Seven brands taking a marriage equality stand
How do brands walk the line between supporting employees and diversity and not wandering into political fire? Ruth Callaghan looks at seven brands finding their feet in the marriage equality debate.
The postal survey on marriage equality is risky for everyone. For the community, it’s opened the door to being asked to vote on rights for one segment of the population.
For the Federal Government, it has mobilised hundreds of thousands of cross-party voters into a single opposing voice.
And for brands it’s posed a choice — do you ignore the vote and risk being seen as uncaring? Take one side and risk alienating the other?
The answer for many businesses, big and small, has been to go hard with the Yes vote, for a combination of reasons.
There are business owners who value diversity, who have employees affected by the vote, and who believe in the marriage equality cause. And there are others who, perhaps seeing the outpouring of support on the streets and on social media, calculate that it’s better commercially to be on the right side of history.
But there are risks here as well. Just as Pepsi was slammed for its ill-conceived “give the riot cops a Pepsi” campaign, while Microsoft was lauded for its stand on defending young Latino immigrants against deportation, authenticity is king.
Here are seven brands who have stepped up in the marriage equality campaign and nailed their rainbow colours to the mast.
Coke has not only updated its standard red cans with rainbows to make its feelings clear, it has redone a major billboard in Sydney with the Vote Yes message. Inevitably a corporation of its size and history will attract some cynicism, but it is a big statement in an iconic home for equal rights.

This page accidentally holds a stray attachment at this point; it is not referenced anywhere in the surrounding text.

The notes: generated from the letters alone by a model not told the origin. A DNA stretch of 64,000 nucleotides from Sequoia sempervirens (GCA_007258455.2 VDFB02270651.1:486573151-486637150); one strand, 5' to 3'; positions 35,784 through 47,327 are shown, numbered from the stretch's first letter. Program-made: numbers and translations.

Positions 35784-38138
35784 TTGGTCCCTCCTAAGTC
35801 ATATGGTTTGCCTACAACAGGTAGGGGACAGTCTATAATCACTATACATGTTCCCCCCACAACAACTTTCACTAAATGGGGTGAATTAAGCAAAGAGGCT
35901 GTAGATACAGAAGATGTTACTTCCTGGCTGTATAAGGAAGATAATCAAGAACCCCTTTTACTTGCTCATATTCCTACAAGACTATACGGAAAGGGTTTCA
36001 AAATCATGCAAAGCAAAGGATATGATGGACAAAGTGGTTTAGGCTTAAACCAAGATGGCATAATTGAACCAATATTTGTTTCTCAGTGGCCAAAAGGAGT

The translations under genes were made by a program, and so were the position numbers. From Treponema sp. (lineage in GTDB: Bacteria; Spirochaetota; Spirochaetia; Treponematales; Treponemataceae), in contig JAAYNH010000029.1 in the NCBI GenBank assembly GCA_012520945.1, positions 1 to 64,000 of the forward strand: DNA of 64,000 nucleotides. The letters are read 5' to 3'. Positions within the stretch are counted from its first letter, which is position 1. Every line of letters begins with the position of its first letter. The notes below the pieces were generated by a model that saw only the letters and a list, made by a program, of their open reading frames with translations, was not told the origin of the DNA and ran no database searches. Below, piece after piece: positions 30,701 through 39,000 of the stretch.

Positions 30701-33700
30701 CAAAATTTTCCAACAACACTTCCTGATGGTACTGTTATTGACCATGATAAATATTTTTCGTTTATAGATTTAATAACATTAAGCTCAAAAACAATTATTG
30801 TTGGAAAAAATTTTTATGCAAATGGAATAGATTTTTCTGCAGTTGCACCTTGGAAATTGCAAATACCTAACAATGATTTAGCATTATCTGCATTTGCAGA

— Brendan Mawhood (@lgbtqicounsell1) September 13, 2017
Qantas CEO Alan Joyce has significant skin in the game, personally donating $1 million to the Yes campaign. His planes tell the story — with rainbow lettering and major signage in airports. Its prompted some No voters to threaten a boycott, but with the share price at a year high, it’s unlikely this will trouble the company’s shareholders.
— Sam McLeod (@s_mcleod) September 13, 2017
The bank has copped criticism from conservative MPs for its strong stand, with Immigration Minister Peter Dutton telling it and other firms to “stick to their knitting”. Knitting turns out to be just one of the crafts in the bank’s tool kit, along with glitter and feather boa art.
— Monica Clare Recruit (@MonicaClareRec) August 24, 2017
Muted but still effective, Mastercard has made a simple statement in favour of Yes, while cunningly sneaking in its key branding message.
At Mastercard, equality is at our core & we see it as a fundamental right. To us, all love is equal & we proudly support marriage equality pic.twitter.com/JHcB0IFZjl
— Mastercard Australia (@MastercardAU) September 8, 2017
The consultancy giant takes a strong stand for diversity in its workforce, and is getting that message out on its social channels as well. Its call is clear — EY’s people and clients support marriage equality, and as a responsible employer it does too.
— EY Australia (@EY_Australia) September 12, 2017
— Emmanuel Jaftha (@emmanueljaftha) September 7, 2017
It’s not just big business getting on board, small businesses across the country are taking a local stand. Here are just a few of the thousands sharing their position with customers.
— Andrew Woodward (@andrewwoodward) September 10, 2017
— Amy Coopes (@coopesdetat) August 24, 2017